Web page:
The British public is up in arms over energy prices. Despite industry deregulation, six firms still hold 99pc of the market, and RWE nPower, Scottish Power, EDF Energy, Centrica, SSE and E.ON are free to set their prices at will – a right that all recently exercised, adding an average of 8pc to 10pc on to household fuel bills across the country.
But one entrepreneur is attempting to shake the Big Six’s hold over the market. Stephen Fitzpatrick lambasts his rivals for their inflated prices, terrible customer service and opaque practices and explains how his independent energy firm, OVO Energy, is slowly gaining traction in the domestic market.
Mr Fitzpatrick’s start-up story is one of single-minded determination, incredible risk, and serious chutzpah. “I had spent five years in the City working for JP Morgan, but I always wanted to work for myself,” he explained. “I started looking into viable industries. I had no interest in running a business where you had to keep selling to people day in, day out. I wanted to have an ongoing relationship with the customer.”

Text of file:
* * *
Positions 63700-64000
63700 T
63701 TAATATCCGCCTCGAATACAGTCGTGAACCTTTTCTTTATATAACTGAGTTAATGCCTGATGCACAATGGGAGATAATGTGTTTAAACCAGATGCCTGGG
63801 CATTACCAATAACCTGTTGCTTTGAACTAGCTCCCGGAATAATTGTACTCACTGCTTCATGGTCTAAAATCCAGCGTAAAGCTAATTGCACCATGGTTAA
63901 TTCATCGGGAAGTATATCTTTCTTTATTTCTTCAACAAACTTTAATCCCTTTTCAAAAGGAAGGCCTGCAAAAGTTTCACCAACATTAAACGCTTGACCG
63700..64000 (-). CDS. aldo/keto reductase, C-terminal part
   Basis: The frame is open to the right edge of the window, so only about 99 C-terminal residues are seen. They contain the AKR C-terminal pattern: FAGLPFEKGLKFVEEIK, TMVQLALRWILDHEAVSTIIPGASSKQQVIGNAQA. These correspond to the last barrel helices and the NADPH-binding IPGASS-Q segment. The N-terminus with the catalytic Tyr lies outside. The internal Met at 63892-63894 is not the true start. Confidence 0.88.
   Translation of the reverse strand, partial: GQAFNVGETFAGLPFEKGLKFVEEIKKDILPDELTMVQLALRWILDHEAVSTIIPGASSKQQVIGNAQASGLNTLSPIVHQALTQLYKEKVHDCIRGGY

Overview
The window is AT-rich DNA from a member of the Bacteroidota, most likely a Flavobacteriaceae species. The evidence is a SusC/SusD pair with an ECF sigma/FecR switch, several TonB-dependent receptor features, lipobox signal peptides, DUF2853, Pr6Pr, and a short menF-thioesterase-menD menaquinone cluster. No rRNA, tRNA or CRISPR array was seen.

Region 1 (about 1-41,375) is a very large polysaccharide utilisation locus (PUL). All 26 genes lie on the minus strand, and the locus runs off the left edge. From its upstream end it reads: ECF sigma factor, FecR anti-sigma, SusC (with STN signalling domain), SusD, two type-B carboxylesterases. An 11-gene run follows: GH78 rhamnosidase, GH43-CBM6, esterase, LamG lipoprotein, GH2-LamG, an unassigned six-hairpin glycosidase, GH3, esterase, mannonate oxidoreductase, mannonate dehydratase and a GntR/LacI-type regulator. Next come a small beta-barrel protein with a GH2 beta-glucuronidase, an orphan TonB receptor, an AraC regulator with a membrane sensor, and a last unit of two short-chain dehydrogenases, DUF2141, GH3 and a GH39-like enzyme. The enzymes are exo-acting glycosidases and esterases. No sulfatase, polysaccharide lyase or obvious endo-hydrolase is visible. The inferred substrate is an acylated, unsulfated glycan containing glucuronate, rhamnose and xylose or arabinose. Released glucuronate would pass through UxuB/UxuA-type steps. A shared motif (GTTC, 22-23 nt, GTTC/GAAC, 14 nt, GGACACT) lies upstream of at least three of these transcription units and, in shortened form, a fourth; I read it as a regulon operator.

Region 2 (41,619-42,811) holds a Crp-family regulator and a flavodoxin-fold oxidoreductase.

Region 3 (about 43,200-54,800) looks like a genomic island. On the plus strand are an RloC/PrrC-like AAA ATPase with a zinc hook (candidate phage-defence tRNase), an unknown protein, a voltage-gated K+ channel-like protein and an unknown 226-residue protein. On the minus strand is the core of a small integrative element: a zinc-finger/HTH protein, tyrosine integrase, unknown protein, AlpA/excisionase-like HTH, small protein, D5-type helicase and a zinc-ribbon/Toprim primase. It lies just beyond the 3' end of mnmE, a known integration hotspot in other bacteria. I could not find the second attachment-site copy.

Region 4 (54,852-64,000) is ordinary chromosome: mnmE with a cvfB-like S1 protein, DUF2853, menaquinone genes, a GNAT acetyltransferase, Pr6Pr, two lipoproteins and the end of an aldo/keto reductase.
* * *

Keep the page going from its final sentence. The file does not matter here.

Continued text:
After weighing up the benefits of going into insurance, telecoms, even banking, Mr Fitzpatrick settled on energy as a likely moneyspinner. “All the other sectors were already pretty competitive,” he said. “Energy stood out. It was worth £25bn a year for domestic energy, and the same again for commercial. The market had just been deregulated but there were no new entrants, despite the incumbents doing a terrible job.”
Power battle in the energy industry